November 5, 2019 Election Phone Bank Information

November 5, 2019 Election Phone Bank Information

 

 

County Boards of Elections

 

FRANKLIN  |  Delaware  |  Fairfield  |  Licking  |  Madison  |  Pickaway  |  Union

Directory of all Boards of Elections

Other phone numbers

Rides to the polls: 

COTA busses are free today.

Try calling your local party headquarters
FranklinCounty Ds: 614-221-6563
FranklinCounty Rs: 614-224-3939

The President is NOT up for election today.

Ohio's presidential primary is on March 17, 2020. The presidential election is on November 3, 2020.



PROCESS

CANDIDATES/ISSUES

SECURITY

 

Poll Hours

Find Polling Place

Verifying Registration

I am not in the poll book, but I should be / improperly removed

ID

Moved

College voting

Changed Name

Absentee Voting

Track mail-in ballot

Are absentee ballots really counted?

Provisional Ballots

Paper Ballots

Felons' Voting Rights

Jailed persons' voting rights

On-line Voter Registration

Voting Assistance

Medical Emergency

Rides to Polls

What is on the ballot?

Sample Ballot

How can I learn more about candidates & issues?

Judicial Candidate Information

Judicial Candidate - Political Party Info

How do I declare or change my party affiliation? 

When is the presidential primary/election?

Can I photograph my ballot?

What is the No Campaigning area? What are the flags for?

Who is allowed to "observe"?

Someone was acting inappropriately or trying to intimidate

 

BALLOT ISSUES

LEVIES, BONDS, AND MILLS

Issue 10: Renewal tax levy for Franklin County Children Services board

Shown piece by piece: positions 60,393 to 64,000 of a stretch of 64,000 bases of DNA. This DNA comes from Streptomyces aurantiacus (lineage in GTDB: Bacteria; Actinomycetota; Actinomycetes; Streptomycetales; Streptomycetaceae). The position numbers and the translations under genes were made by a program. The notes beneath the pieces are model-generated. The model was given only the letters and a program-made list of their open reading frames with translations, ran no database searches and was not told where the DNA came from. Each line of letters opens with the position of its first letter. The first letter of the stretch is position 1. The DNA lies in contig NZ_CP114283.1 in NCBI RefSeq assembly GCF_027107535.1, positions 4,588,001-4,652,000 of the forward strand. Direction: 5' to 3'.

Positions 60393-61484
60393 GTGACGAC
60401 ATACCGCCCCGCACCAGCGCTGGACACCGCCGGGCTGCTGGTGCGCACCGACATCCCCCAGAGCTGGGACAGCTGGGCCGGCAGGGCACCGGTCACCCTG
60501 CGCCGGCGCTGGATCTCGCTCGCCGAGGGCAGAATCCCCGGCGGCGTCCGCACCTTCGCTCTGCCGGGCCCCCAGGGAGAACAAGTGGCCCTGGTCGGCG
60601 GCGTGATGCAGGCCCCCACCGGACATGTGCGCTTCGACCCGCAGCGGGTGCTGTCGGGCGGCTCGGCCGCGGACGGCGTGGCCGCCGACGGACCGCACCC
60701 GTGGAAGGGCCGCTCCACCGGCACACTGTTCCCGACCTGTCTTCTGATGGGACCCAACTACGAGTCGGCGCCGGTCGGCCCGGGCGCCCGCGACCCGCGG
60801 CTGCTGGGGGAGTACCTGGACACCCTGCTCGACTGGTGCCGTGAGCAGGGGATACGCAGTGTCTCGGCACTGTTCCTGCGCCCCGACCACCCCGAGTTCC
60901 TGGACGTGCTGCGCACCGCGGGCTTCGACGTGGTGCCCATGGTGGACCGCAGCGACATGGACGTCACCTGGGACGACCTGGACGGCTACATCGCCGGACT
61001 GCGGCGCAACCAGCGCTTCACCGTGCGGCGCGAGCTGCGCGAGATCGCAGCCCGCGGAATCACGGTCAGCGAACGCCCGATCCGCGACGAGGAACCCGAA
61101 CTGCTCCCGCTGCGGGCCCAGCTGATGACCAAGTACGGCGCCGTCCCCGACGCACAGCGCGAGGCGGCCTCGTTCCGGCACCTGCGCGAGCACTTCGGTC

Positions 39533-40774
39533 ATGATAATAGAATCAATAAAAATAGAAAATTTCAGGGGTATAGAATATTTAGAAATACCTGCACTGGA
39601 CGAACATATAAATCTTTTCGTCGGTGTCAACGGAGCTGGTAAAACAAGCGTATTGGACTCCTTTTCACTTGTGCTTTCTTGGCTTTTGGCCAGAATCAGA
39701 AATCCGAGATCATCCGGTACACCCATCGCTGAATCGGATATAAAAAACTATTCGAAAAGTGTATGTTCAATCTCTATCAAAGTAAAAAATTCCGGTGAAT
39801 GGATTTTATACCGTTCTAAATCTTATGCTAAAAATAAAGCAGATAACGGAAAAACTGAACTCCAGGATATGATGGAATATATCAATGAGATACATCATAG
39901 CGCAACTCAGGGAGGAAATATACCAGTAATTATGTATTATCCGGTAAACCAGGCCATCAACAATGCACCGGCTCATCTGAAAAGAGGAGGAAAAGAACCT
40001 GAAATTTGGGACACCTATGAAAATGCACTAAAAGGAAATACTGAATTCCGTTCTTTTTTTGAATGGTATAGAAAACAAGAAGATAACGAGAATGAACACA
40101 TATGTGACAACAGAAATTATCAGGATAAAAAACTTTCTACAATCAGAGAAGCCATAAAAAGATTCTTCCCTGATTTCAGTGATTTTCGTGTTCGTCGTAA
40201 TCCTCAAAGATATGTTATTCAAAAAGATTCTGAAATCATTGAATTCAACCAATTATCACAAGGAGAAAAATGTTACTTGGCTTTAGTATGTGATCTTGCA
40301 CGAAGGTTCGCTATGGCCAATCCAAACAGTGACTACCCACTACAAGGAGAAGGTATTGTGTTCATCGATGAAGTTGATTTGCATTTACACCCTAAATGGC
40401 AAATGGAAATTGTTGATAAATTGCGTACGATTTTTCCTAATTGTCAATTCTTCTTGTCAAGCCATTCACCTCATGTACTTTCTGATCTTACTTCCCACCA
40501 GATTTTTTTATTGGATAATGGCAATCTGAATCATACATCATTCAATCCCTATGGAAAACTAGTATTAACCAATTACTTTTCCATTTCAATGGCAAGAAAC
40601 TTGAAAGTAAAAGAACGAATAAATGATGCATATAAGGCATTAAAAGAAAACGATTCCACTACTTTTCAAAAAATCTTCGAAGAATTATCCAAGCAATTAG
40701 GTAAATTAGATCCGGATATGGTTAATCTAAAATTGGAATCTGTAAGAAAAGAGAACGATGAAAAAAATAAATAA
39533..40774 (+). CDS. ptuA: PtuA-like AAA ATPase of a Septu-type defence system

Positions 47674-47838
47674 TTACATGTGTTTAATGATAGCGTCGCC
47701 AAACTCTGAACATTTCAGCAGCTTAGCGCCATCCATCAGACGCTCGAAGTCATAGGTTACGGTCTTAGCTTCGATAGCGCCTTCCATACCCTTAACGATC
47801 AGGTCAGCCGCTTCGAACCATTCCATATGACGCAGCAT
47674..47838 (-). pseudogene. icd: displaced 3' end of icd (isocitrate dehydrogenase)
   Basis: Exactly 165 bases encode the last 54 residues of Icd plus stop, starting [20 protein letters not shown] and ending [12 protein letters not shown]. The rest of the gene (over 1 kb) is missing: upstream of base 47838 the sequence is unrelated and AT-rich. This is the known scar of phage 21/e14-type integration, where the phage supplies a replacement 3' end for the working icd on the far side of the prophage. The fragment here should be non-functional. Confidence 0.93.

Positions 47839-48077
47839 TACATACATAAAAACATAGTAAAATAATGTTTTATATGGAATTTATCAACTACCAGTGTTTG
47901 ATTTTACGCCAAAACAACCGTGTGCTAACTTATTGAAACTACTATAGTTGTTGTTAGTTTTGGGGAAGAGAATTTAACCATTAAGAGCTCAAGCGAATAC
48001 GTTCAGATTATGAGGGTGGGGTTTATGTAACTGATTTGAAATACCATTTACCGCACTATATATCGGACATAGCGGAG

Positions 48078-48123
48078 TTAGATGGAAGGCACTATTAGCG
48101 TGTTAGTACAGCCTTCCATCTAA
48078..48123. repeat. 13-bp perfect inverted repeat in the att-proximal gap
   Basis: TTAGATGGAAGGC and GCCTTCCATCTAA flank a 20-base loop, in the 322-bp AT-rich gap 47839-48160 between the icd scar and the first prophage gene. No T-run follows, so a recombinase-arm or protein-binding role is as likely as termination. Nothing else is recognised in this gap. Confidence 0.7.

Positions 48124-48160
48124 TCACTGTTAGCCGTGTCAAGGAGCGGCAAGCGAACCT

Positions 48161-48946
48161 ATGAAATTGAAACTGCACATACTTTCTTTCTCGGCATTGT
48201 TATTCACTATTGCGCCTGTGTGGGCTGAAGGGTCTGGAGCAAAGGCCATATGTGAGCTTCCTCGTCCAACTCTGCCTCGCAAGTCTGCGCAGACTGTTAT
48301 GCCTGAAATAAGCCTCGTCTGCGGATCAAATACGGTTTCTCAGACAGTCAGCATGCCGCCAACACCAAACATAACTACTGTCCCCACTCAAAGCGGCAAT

Other area ballot issues

 Levy vs. Bond issue

 What is a mill?

 Different kinds of levies

ABOUT THE LEAGUE

 Helpful Phone Numbers

LWV Nonpartisan Policy

Can I join the League?

 



Poll Hours

6:30 a.m. – 7:30 p.m.  Anyone in line to vote at 7:30 p.m. is permitted to vote.

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Polling Place

  • Click on the blue Voter Search box, part way down the page on the left. 
  • Enter house number, street name, zip code, and hit search.
  • You can access polling place location, map, and sample ballot.

Example:  200 E. 7th Street
House number: 200
Street: Seventh (not E., not Street, not 7)

FRANKLIN  |  Delaware  |  Fairfield  |  Licking  |  Madison  |  Pickaway  |  Union

Directory of all Boards of Elections

Note: The process differs on different counties' websites.  Check "Boards of Elections Cheat Sheet" in your training materials.

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Verifying Registration 

 

  • On Franklin County Board of Elections site, click on the red Menu button at the top of the page.
    • Under Voters, click on My Registration.
    • Enter first name, last name, house number, and birth year, and hit the login button.
    • If the person is registered at that address, their name will come up, and you can access a sample ballot and their polling place.

Note: The process differs on different counties' websites.  Check "Boards of Elections Cheat Sheet" in your training materials.

FRANKLIN  |  Delaware  |  Fairfield  |  Licking  |  Madison  |  Pickaway  |  Union

Directory of all Boards of Elections

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I am not in the poll book, but I should be / improperly removed

Are you in the correct polling place?  If so, vote a provisional ballot today.  Tomorrow, contact the Board of Elections and talk to them about it.

If not, go to your correct polling place and vote there.  A provisional ballot will not count if you're not in the right polling place.

Anyone who wants to vote a provisional ballot must be permitted to do so.